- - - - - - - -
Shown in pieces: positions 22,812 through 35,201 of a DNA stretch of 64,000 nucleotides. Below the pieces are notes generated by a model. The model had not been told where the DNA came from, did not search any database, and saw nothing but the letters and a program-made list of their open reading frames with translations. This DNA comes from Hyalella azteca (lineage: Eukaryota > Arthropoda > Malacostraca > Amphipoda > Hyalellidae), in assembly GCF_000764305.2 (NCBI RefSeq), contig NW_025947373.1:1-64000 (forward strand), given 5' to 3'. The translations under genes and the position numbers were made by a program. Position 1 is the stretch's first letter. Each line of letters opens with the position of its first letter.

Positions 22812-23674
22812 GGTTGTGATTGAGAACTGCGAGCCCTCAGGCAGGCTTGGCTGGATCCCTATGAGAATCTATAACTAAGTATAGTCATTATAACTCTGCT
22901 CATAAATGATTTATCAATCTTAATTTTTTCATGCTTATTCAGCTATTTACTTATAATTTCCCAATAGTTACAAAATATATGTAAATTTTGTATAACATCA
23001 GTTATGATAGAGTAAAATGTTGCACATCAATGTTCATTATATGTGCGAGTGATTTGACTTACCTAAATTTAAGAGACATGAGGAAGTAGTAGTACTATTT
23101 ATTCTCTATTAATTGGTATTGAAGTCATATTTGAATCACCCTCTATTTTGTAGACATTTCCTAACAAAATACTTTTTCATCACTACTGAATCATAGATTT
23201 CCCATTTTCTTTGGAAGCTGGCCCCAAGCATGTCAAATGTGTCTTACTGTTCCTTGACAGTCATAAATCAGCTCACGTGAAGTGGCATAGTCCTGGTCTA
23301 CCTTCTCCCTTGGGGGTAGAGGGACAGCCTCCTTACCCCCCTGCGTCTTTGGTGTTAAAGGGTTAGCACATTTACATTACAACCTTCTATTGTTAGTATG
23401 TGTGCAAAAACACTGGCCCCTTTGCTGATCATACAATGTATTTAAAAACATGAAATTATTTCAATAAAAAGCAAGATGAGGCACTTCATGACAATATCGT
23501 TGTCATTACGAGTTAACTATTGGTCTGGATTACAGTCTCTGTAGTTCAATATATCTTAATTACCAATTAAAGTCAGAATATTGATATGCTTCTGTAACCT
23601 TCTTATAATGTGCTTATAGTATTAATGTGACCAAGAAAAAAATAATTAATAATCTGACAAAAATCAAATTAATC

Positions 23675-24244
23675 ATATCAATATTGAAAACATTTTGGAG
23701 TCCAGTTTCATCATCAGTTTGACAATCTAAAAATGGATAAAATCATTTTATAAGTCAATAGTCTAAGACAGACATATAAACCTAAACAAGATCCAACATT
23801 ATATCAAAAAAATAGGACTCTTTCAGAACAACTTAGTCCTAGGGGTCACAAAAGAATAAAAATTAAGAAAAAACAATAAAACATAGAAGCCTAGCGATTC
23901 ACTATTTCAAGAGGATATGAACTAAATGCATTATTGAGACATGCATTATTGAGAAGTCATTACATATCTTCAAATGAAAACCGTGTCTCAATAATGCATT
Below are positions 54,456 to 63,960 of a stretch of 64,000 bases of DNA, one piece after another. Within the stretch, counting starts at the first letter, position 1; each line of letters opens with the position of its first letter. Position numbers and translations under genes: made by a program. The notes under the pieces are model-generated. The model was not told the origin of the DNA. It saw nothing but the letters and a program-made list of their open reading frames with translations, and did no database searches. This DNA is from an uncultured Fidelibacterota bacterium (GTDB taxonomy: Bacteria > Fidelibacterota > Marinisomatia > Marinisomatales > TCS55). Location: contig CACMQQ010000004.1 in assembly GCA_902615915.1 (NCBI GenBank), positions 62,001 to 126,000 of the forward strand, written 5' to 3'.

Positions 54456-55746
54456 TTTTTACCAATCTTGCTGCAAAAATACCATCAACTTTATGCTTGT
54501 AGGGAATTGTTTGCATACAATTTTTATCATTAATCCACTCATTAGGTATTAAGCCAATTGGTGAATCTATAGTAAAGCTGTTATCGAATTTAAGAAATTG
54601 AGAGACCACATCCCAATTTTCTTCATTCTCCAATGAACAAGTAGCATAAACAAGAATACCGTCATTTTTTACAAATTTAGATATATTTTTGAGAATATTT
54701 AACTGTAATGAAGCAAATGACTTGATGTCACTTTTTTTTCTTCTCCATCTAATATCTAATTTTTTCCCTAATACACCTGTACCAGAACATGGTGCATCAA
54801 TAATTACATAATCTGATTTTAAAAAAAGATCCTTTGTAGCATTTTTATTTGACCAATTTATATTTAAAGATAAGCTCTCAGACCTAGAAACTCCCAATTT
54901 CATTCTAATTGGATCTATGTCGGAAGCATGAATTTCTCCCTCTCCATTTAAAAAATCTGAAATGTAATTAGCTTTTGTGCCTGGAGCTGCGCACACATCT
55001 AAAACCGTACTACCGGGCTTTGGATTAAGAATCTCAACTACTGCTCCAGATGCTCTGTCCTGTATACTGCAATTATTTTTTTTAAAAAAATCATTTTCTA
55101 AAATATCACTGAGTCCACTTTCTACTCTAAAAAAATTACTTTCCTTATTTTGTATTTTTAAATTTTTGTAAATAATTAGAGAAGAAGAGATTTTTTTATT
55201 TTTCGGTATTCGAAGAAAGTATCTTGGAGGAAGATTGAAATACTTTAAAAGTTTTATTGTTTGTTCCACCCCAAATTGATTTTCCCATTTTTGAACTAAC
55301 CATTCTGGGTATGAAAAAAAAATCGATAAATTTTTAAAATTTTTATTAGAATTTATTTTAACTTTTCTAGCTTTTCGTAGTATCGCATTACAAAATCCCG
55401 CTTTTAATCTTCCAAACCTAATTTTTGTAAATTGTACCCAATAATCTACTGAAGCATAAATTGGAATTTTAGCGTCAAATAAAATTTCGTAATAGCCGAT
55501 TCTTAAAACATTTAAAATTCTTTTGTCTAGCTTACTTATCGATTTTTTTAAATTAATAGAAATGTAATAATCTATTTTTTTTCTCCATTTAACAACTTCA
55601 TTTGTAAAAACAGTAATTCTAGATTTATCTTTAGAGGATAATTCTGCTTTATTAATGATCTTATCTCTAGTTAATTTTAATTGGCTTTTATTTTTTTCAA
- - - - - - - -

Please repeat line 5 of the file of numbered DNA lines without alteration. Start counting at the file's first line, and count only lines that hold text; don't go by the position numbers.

23001 GTTATGATAGAGTAAAATGTTGCACATCAATGTTCATTATATGTGCGAGTGATTTGACTTACCTAAATTTAAGAGACATGAGGAAGTAGTAGTACTATTT